The goal was to get a post done about calving season while we were in the midst of it, but honestly we were just surviving. We started calving during the cold snap of twenty-five below temps. Like many calving in January of this year, our time was spent basically living with the cows. It was so cold and snowy that most of the calves would have to be snatched from the mother cow within a half hour or less of being born or else their ear and tail tips would be frozen and the rest of their body would proceed in being frozen down. The biggest share of our calves came in January during the cold snap because we synchronized most of the cows for AIing. Most winters in western Montana are fairly mild, so we don’t have large calving sheds or barns, and usually calving in January is not an issue. We had so much snow this year that Frank had to plow fields in order to have places to feed and places for the cows and calves to lay. The warming boxes and our sheds were quite busy this season with chilled calves and Mamas waiting for their babies to warm up. Most of the ranchers around here look exhausted, and if it’s anything like what my Dad’s life has been like the last month, I know why. Averaging two to four hours of sleep per night with no rest during the day has been these rancher’s lives this winter.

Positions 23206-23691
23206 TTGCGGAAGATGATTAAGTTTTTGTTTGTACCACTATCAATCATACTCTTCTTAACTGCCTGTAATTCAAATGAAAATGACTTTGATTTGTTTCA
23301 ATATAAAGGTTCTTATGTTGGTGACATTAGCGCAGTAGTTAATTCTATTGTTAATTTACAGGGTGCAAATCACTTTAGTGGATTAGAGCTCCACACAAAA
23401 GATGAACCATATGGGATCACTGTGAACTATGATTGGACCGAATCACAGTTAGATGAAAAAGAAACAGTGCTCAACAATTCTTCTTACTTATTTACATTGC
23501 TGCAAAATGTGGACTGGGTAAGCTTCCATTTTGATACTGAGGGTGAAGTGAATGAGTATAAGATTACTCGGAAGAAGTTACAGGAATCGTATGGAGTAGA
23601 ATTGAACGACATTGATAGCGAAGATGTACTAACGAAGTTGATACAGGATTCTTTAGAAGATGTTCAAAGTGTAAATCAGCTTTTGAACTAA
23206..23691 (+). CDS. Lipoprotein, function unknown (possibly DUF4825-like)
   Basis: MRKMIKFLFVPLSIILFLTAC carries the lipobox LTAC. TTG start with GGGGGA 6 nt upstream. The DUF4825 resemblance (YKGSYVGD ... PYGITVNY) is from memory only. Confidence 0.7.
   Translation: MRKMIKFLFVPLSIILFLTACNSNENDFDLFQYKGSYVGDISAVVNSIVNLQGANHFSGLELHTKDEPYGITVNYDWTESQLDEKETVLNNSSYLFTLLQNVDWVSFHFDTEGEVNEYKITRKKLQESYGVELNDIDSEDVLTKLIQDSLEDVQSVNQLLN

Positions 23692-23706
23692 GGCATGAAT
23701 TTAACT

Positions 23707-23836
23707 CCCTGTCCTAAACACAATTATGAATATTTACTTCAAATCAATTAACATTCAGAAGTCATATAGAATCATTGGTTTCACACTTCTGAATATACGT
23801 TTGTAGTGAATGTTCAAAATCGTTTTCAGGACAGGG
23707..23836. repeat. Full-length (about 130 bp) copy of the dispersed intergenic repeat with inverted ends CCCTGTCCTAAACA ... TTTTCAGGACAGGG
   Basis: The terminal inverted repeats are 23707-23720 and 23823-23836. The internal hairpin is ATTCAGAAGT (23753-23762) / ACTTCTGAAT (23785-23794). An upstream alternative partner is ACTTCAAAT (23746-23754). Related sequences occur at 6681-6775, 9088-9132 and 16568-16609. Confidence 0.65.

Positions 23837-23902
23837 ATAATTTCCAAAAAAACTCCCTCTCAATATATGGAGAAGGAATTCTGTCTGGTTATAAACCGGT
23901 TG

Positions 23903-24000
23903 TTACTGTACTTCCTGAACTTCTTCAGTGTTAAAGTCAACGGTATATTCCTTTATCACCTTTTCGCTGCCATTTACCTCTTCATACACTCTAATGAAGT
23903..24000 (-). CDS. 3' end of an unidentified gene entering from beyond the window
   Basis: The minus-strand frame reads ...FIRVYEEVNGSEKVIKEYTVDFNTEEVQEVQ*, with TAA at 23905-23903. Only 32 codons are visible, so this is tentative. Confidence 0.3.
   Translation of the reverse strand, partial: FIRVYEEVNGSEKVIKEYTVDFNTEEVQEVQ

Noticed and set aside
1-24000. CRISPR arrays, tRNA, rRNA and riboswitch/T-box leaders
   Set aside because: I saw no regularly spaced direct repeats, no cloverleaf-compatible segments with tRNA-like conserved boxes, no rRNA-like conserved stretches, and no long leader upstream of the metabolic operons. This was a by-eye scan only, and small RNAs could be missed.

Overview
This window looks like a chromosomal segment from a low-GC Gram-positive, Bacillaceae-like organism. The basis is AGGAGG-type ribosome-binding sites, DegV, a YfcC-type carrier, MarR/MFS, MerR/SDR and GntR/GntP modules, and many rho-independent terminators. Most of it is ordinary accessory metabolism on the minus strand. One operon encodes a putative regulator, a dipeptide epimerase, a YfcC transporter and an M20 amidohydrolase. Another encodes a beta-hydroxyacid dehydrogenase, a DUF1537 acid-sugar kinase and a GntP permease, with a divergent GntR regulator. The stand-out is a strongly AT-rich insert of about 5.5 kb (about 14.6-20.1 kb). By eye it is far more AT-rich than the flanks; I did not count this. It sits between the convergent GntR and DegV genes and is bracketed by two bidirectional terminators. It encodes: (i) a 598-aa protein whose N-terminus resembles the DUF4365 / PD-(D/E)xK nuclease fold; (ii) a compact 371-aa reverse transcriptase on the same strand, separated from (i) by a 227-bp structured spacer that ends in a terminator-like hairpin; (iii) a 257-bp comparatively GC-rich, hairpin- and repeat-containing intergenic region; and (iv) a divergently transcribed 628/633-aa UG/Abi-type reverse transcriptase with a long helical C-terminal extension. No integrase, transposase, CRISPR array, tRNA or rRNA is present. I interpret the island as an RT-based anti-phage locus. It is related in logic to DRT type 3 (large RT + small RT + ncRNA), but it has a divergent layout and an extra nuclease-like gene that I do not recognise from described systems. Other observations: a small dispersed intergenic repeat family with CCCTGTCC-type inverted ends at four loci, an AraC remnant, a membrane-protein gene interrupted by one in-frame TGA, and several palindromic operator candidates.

But then, THE GLORIOUS SUN has come out and we are blessed to be able to say the hard work has paid off as we have not lost a calf to this date! We had a few days where we were soaking up the sun’s rays along with the baby calves, giving me some time to snap a few pictures.
As time has gone on, the weather has turned from crunchy snow, to wet snow, to rain, to “slicker than snot” ice, to slush, to a creek brimming to its fullest capacity. We have been thankful so far as the snow has melted fairly slowly, keeping us from flooding, but I don’t think the creek can handle much more water and we still have quite a bit of snow to melt off. In general, ranchers are usually thankful for the moisture, but this type of weather has caused sloppy calving conditions. We won’t complain, but thank goodness we only have nineteen cows left to calve!